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Old 01-04-2020, 07:29 PM   #1
Mini-Skoolie
 
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Join Date: Dec 2019
Location: Eagle River Wisconsin
Posts: 65
Year: 2001
Coachwork: Gillig
Chassis: Low Floor Bus
Engine: Cummins ISL diesel 540 cu in
Rated Cap: 32
Gillig Advantage Low Floor bus 669 build.

2001 Gillig Low Floor, 280 Cummins, Woith 4 speed.

So, it starts. Left on Thursday, spent the night in Lincoln, arrived bright and early at the City Bus Shop Friday morning. Met the garage manager and he gave me 5 years service records, plus told me the engine had been replaced in '06 and the transmission was replaced in '09. Good to know. 5 year shows, $75,000.00 in repairs (including labor). Everything from radiator to batteries, etc.

He has us follow a maintenance truck with mechanic about 10 miles to an off site secure lockup where the ten Gillig's are. Mechanic shows us around bus 669, checks engine oil, and tries to start it, but the batteries are low. As advertised. Hooks up jumper cable to the contact truck and after a minute or two, 669 fires right up. We talk for awhile and when I tell him I plan on driving 700 miles home to Northern Wisconsin today, he thinks it humorous, but then so do I. I tell him my plan for a major breakdown is to scrap on site. He laughs again. He shows me a couple nice things about the bus, to include a override switch to use if one of the 50+ safety circuits fail, as in a door sensor not working, to throw to continue on my trip. Nice to know. He leaves.

We load all the tools and fluids, etc., onto the bus and we head out. Once on Interstate 80, I find I have a nice ride and that I am governed at 65 mph, both of which I can live with. I am happy.

We find a truck stop for fuel. Our first hiccup. The bus is equipped with a dry-break fuel filler which can only be filled at the bus garage. Upon inspection, I break it out and now there is a normal opening to the tank, however, it runs horizontally for about a foot and there is no tank vent. So, after some work, we can put in about one gallon a minute. However, the tank is full already, but I can't find anything in the manuals to tell me how big the tank is. The mechanic said 120 gallons, and I had read online, 80. So, somewhere in-between. I get 10 gallons in.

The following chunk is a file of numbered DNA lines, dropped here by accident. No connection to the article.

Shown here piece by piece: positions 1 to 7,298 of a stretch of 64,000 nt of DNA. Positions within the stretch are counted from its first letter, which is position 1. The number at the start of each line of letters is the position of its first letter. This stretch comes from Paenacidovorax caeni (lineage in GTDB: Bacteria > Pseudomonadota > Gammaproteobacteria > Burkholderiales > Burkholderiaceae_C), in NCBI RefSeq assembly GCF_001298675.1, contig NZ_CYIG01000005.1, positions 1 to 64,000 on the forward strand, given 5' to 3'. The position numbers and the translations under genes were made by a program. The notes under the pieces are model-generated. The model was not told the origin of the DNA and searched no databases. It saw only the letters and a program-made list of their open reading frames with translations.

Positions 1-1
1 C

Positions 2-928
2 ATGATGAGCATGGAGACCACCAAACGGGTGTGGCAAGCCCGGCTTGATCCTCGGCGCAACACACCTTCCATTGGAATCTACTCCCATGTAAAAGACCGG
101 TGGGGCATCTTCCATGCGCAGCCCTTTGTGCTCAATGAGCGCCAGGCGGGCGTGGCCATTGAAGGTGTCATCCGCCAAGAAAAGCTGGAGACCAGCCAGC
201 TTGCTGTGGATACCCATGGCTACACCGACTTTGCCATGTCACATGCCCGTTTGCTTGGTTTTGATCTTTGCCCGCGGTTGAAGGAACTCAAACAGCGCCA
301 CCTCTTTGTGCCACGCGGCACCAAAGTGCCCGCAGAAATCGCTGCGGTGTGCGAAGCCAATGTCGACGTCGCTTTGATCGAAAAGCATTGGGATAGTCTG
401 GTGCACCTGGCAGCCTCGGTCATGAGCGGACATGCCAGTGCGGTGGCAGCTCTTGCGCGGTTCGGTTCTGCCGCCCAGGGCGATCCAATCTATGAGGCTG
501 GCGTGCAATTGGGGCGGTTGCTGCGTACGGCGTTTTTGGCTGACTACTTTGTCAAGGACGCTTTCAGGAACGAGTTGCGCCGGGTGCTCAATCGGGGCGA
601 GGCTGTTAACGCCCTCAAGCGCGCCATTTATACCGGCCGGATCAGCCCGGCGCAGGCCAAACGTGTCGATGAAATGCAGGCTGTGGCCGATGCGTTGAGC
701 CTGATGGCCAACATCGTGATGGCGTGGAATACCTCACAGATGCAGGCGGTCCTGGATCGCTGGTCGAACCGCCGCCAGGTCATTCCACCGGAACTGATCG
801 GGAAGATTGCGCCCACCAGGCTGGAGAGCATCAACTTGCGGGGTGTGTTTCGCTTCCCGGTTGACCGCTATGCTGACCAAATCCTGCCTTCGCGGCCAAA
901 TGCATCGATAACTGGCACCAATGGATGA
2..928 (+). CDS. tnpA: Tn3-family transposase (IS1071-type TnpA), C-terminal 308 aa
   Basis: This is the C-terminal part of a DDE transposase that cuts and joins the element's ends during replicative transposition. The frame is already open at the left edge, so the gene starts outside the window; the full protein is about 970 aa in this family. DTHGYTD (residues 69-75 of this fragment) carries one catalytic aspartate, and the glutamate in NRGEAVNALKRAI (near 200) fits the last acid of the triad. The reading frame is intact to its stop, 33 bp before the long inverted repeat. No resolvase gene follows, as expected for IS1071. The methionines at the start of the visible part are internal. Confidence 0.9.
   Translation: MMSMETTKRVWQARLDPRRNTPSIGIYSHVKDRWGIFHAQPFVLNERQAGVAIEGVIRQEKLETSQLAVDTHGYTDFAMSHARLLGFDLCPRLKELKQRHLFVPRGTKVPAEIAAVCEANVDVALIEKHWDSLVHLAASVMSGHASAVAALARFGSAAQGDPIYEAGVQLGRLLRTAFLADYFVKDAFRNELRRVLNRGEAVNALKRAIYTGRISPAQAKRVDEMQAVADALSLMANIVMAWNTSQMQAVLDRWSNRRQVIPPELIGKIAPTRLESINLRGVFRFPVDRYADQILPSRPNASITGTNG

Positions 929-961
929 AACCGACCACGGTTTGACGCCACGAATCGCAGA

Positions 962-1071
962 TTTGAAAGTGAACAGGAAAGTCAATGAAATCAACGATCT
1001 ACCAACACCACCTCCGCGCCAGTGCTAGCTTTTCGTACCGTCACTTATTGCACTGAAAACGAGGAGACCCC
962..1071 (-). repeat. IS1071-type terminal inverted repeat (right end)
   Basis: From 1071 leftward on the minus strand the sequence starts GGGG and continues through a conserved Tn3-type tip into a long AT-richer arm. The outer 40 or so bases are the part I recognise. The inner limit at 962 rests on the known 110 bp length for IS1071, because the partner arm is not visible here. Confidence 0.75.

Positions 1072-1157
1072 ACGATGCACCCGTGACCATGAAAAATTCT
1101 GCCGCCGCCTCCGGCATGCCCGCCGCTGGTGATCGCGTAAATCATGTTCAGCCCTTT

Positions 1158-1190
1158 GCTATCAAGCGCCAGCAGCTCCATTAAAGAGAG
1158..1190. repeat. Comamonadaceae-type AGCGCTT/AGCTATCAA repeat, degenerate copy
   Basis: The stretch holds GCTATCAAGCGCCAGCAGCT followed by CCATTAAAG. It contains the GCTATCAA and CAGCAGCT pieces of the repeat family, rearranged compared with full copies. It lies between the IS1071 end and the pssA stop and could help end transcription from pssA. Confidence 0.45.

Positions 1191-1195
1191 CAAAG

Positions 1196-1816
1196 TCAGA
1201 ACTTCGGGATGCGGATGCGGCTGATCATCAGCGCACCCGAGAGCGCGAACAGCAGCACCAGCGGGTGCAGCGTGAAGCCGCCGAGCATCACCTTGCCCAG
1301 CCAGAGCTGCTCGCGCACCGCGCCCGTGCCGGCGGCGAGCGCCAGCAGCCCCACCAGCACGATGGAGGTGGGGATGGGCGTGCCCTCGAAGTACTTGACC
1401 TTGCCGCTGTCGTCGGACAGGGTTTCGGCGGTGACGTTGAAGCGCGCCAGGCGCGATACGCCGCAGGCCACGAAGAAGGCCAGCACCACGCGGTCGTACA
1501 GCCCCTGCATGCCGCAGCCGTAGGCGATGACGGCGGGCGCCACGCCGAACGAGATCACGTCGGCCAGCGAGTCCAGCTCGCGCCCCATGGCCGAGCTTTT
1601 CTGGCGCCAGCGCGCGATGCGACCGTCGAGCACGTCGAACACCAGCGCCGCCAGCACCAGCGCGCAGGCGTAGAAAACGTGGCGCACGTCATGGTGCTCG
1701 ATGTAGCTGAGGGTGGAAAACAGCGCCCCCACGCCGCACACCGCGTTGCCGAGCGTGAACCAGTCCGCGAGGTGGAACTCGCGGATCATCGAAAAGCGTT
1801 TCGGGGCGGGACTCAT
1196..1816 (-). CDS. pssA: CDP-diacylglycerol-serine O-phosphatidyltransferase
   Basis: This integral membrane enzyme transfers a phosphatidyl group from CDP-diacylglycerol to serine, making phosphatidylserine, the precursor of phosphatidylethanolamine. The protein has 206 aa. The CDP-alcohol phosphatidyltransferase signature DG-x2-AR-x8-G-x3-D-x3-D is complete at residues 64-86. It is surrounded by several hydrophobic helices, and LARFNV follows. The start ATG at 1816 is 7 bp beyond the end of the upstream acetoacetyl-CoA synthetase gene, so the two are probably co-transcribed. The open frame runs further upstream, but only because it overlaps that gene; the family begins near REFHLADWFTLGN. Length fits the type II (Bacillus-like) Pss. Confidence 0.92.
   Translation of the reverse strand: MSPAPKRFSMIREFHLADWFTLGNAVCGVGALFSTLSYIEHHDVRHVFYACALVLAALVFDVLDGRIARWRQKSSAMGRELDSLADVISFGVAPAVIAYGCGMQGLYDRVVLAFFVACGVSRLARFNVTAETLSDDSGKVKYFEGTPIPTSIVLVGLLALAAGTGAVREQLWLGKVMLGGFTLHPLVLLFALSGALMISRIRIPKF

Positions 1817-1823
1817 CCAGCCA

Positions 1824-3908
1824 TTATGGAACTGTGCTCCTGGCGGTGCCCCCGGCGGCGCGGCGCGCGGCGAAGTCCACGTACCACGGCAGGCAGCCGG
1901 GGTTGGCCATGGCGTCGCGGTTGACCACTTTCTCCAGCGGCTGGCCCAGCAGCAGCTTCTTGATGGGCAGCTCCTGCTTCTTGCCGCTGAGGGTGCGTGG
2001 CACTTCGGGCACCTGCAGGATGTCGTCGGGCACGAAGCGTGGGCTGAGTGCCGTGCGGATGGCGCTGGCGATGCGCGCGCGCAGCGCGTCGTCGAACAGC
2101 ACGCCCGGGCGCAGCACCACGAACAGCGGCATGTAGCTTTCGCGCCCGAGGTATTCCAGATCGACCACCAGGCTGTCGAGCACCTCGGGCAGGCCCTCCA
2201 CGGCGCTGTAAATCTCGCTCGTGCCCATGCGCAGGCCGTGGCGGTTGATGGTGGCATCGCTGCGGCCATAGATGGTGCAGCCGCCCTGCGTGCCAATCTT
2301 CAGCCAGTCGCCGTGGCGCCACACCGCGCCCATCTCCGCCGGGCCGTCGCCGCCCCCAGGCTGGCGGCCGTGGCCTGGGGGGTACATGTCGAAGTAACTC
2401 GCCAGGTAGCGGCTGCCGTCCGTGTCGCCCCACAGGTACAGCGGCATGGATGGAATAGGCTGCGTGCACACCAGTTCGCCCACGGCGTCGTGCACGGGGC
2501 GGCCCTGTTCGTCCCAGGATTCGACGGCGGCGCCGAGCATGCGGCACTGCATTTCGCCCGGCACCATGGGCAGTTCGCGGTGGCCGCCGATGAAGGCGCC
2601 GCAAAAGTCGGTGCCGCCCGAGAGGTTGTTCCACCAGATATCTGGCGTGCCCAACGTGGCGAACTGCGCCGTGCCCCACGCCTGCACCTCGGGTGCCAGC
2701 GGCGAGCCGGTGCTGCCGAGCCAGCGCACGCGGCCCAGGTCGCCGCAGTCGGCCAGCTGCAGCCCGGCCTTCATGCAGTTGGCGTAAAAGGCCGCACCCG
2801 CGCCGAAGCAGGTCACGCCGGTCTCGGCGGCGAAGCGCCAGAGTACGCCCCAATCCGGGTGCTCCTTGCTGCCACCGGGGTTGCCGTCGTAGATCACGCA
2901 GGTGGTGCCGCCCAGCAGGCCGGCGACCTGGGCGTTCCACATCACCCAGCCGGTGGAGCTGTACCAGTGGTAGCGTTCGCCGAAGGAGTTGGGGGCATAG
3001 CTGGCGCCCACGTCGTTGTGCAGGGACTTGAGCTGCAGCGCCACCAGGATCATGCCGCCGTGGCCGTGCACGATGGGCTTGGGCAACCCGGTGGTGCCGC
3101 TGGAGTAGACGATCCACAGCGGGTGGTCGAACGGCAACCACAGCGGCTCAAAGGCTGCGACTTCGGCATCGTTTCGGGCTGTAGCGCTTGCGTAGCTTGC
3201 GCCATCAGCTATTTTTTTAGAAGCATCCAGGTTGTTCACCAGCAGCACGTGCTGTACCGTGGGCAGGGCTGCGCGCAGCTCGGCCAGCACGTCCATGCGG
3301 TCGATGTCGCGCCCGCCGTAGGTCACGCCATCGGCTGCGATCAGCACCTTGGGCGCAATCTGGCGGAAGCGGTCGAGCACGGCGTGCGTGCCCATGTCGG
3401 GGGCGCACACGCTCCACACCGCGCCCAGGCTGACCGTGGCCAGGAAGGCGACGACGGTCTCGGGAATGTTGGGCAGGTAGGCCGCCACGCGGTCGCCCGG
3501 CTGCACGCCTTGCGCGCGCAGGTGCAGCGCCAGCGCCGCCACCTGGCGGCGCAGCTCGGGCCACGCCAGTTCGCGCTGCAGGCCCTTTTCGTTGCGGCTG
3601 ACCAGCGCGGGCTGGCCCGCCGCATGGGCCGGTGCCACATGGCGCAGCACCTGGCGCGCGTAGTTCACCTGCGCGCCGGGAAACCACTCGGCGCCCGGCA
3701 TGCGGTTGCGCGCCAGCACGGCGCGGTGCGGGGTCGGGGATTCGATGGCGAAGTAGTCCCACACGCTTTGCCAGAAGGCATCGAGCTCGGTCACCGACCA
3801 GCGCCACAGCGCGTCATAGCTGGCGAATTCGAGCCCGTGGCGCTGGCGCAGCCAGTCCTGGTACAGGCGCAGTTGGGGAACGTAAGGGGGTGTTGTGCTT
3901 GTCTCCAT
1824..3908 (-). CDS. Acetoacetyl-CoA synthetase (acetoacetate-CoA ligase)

Drive North on 35, until around 1-1:30, stop for lunch, it starts to snow, take a picture with the Po Po, proceed North. Hit icy roadway, two semi's down in the median, a few cars stuck as well. I'm not the slowest, but my bologna skin tires have no business out here, but I plug along. 20 mph at some times. Run out of bad roads about a half hour into Minnesota. Back to 62-65 mph.

Arrived home at 1:30 Saturday morning, 17 and a half hours, and 700 miles later, 669 is home and I am happy.

Was unable to track mileage as filling was too hard and I gave up a few times. I did put 10, 20, 10, 10 and 12 gallons in it during stops. So, I put 62 gallons into it, plus it was full, and there is still a bunch in it. Part of the conversion with be a new fill nozzle and vent system.

Phase one complete,

BaconFarms
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Old 01-05-2020, 05:49 PM   #2
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Wow talk about trial by fire
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Old 01-05-2020, 06:23 PM   #3
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Join Date: Oct 2018
Location: Southern VT
Posts: 95
Year: 2001
Coachwork: Thomas Bus
Chassis: Allison MD 3060
Engine: Catepillar 3126B 210hp/605 ft lb
what a blast. Good luck

shoulda changed your 'out of service ' sign and picked up the people in the median and charged each 2.75 a ride!
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Old 01-05-2020, 06:39 PM   #4
Mini-Skoolie
 
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Join Date: Dec 2019
Location: Eagle River Wisconsin
Posts: 65
Year: 2001
Coachwork: Gillig
Chassis: Low Floor Bus
Engine: Cummins ISL diesel 540 cu in
Rated Cap: 32
Started right up yesterday after sitting overnight, and then again today. Temperature around 26 today. I think the batteries came back to life after 17 hours on the road. Volt meter was putting out 28 volts the whole time, so I know she charges.

Took my brother and his neighbor for a ride yesterday. His neighbor drove buses for 30 years in the 60's 70's and 80's. He liked it a lot. That was fun. He even showed me a few things.

Bus party pretty quick to get the seat and other stuff out of it so I can continue on my conversion to an RV. In WI, the first step is no yellow, no seats. Got the yellow thing done, LOL.

Thanks for looking,

BaconFarms
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Old 01-06-2020, 07:00 AM   #5
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Location: Central missouri
Posts: 114
Chassis: 2000 Int Amtran
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Rated Cap: 84
Sounds like you are having fun already!
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Old 01-08-2020, 04:59 PM   #6
Mini-Skoolie
 
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Join Date: Dec 2019
Location: Eagle River Wisconsin
Posts: 65
Year: 2001
Coachwork: Gillig